Alberta will increase its carbon price for industrial emitters, the first step in revamping climate regulations to curb greenhouse-gas output from coal plants and oil-sands production.
The price will rise to C$20 ($16) a metric ton next year, from C$15 now, and will increase to C$30 in 2017, when the rules will expire, the environment ministry said in a statement Thursday. The government will also begin a climate-policy review led by University of Alberta Professor Andrew Leach to prepare recommendations ahead of the United Nations climate talks in Paris later this year.
Alberta was one of the first places in the developed world to implement a carbon tax in 2007, with a policy that contributes proceeds from the levy to a technology fund. Premier Rachel Notley’s government, elected in May, has said the province needs to be a leader in climate policy in order to support the oil-sands industry that has been criticized for its environmental impact.
“We need to reduce our greenhouse gas emissions with a plan that is real,” said Environment Minister Shannon Phillips in a briefing with journalists. “We were not taken seriously and with this, that will change.”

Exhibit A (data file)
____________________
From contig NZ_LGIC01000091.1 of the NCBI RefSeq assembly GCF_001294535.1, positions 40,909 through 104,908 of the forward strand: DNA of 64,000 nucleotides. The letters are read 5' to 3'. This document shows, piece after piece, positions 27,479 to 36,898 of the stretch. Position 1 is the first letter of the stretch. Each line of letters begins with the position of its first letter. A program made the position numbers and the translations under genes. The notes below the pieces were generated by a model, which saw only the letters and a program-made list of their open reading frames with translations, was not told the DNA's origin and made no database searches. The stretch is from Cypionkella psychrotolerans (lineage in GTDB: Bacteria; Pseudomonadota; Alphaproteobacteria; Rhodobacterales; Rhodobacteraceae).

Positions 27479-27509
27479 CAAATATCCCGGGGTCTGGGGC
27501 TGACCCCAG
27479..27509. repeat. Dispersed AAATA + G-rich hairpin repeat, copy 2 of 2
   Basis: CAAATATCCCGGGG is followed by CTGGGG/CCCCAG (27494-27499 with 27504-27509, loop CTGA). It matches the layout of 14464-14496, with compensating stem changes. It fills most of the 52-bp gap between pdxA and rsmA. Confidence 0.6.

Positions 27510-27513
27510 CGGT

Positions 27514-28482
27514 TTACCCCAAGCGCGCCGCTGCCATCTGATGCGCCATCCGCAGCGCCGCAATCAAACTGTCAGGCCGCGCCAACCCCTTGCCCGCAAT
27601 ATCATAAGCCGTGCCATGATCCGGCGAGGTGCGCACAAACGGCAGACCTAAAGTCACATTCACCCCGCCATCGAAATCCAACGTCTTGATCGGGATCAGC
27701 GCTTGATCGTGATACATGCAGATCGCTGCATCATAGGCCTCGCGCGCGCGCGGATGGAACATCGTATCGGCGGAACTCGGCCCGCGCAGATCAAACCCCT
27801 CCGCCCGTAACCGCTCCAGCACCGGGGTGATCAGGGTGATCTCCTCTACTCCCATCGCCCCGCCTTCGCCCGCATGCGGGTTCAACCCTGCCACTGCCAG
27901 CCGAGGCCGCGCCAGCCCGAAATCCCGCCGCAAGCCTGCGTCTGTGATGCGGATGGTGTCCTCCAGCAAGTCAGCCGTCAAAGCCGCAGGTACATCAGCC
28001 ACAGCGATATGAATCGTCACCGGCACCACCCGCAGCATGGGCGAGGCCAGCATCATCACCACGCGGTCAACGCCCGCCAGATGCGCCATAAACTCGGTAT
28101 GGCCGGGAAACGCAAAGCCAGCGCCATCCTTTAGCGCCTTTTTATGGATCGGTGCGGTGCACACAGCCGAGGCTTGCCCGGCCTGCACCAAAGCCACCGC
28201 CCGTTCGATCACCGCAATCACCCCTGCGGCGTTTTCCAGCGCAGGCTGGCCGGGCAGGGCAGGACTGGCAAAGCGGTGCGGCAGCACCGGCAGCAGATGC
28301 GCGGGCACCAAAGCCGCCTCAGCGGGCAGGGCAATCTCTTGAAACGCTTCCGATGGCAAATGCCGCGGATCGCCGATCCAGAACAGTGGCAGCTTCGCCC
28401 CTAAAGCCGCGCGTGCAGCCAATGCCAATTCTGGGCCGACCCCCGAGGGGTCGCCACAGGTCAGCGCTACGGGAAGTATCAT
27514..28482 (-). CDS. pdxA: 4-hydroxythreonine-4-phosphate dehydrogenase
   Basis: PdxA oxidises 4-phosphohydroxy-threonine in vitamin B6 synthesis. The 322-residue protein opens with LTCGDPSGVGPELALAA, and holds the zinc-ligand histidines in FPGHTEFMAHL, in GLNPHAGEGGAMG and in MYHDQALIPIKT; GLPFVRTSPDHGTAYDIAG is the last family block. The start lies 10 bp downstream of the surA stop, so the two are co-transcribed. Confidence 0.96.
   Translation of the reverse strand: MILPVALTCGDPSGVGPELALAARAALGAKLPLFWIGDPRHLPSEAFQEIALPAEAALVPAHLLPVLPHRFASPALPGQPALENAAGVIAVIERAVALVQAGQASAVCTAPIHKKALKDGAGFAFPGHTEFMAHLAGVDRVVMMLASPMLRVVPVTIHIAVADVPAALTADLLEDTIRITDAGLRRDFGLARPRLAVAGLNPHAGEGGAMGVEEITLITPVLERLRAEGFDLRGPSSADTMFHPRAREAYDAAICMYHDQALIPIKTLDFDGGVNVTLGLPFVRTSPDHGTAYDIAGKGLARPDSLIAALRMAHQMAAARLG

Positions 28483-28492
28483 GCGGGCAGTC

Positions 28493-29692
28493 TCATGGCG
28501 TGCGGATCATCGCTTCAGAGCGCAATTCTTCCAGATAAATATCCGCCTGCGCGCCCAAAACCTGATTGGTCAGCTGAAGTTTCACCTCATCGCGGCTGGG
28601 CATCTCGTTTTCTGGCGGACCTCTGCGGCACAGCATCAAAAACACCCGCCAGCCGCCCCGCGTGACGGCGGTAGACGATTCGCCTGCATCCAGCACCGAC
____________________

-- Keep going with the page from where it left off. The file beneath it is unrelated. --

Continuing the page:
Technology, energy efficiency and renewable energy are key to future emissions reductions, Phillips said.
The existing carbon regulations applied to about 45 percent of emissions in the province, with coal-generated power plants accounting for the greatest amount of CO2 output. A total of 6 million tons of CO2 emissions will be eliminated over the next two years because of the new regulations, the ministry said.
With the new regulations, large emitters will be required to reduce emissions by 15 percent next year and 20 percent in 2017, compared with a 12 percent reduction this year.
Notley will build on efforts begun by her predecessor Jim Prentice to rehabilitate the tarnished reputation of Canada’s oil-sands industry. The planned expansion of crude output has been hampered by a lack of export pipelines like Keystone XL and opponents that have focused on the higher carbon emissions of extracting and processing bitumen, a thick fossil fuel mined or steamed out of underground reserves.
Payments into the province’s carbon management fund reached almost C$580 by the end of last year, the environment ministry said.
“This is a step in the right direction,” said Ed Whittingham, executive director of the Pembina Institute, in an e-mailed statement. “Of course, it will take more than the changes announced today for Alberta to credibly do its part to tackle climate change.”